Are you at risk?
IRMAA often snares unwitting participants whose income had a temporary spike. The temporary spike can cause an increase in premiums paid, adding thousands in unforseen medical expenses.
Who is impacted?
Unfortunately, we often see those affected by IRMAA not as wealthy retirees with generous pension benefits or outsized investment portfolios, but those who worked hard and saved for retirement using common retirement strategies.
- Saving in tax advantaged accounts (IRAs, 401ks, etc.)
- Owning highly appreciated real estate other than a primary home
Deferring taxes for too long could result in large Required Minimum Distributions (RMDs) pushing investors into higher thresholds, thus triggering the surcharge. Additionally, selling highly appreciated real estate can trigger large capital gains, which also inflates income, can trigger an IRMAA surcharge.
Letters are sent to covered participants in Autumn to provide advance notice of how premiums might change. You have access to an appeals process for cases where a life event, such as retirement or loss of pension beneﬁt, warrants a review that may impact what you actually pay.
However, given the low level of awareness and transparency as to how all this works, many clients are not aware, resulting in potential missed opportunities to remedy a temporary situation.
Understanding these machinations might inﬂuence a more strategic plan for withdrawals from tax deferred retirement accounts or using them for charitable giving. It might also shape the timing of a sale where large capital gains will be produced or encourage strategies to mitigate them.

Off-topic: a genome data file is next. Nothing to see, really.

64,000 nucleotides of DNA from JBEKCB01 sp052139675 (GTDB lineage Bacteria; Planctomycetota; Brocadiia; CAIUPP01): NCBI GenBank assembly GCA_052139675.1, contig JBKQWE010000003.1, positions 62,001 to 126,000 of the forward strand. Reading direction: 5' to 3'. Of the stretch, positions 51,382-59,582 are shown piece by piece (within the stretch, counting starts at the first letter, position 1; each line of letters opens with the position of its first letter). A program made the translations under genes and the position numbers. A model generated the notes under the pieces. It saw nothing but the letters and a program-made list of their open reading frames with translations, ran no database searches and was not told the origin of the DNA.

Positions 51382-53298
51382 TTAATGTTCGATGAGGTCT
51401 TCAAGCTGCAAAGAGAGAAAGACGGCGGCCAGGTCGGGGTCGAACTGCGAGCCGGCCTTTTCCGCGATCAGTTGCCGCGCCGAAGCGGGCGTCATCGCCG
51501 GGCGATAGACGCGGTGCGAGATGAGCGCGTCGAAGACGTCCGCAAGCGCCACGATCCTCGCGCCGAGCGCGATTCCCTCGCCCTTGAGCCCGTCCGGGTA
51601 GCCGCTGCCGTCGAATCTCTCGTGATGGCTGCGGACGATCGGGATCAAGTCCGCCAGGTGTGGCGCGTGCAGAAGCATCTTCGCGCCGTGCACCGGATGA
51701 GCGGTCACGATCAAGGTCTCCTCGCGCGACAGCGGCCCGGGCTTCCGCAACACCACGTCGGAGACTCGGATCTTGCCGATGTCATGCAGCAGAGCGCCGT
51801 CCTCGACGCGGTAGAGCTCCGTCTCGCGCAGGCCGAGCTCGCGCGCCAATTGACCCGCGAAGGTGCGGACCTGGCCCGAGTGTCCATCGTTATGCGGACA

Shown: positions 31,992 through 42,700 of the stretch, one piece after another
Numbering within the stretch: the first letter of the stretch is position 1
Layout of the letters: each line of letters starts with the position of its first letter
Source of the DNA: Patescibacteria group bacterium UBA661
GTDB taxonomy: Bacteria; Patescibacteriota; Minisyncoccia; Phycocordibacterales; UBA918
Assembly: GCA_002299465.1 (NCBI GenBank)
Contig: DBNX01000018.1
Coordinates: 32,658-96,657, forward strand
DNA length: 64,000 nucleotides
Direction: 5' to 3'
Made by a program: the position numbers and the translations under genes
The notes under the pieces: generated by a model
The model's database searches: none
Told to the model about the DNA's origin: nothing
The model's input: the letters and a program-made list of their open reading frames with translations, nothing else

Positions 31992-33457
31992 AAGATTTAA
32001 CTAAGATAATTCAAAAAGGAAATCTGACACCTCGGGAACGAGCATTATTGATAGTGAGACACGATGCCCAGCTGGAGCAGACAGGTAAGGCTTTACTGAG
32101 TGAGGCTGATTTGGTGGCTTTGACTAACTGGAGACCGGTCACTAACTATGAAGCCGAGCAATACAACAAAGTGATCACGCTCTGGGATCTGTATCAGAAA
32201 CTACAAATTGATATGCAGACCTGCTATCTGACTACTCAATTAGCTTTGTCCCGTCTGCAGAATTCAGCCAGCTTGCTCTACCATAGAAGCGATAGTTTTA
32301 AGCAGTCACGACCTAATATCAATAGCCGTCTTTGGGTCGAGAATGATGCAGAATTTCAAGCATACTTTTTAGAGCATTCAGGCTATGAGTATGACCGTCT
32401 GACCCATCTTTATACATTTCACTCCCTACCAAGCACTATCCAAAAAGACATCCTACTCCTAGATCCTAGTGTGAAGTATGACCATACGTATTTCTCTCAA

This is often an unexpected event, but can be addressed with proper planning.
The ﬁgure that determines who pays, and how much, is called Modiﬁed Adjusted Gross Income, or MAGI.
MAGI is essentially Adjusted Gross Income with some otherwise allowable deductions added back.
The standard Premium for Medicare Part B in 2022 is $170.10 per month for each covered participant.
However, there are 5 additional price thresholds that apply as income levels rise.
Keep in mind that the surcharge is monthly and applies to each person.
How are premiums calculated?
The Social Security Administration (SSA) is responsible for IRMAA and relies on the Internal Revenue Service (IRS) to provide income data to determine where adjustments apply.
New rates are set in the fall and go into effect in January. The Social Security Administration must rely on tax returns from 2 years prior, due to the lag in the available income data, to set the new rate.
This is particularly important to understand if you were to retire in the interim because a substantial drop in income might exempt you from IRMAA.
Contact Sage Wealth Planning to learn if you may be subject to IRMAA, and ways to mitigate this risk as part of your planning strategy.
Sage Wealth Planning does not provide tax, legal or accounting advice. This material has been prepared for informational purposes only, and is not intended to provide, and should not be relied on for, tax, legal or accounting advice. You should consult your own tax, legal and accounting advisors before engaging in any transaction.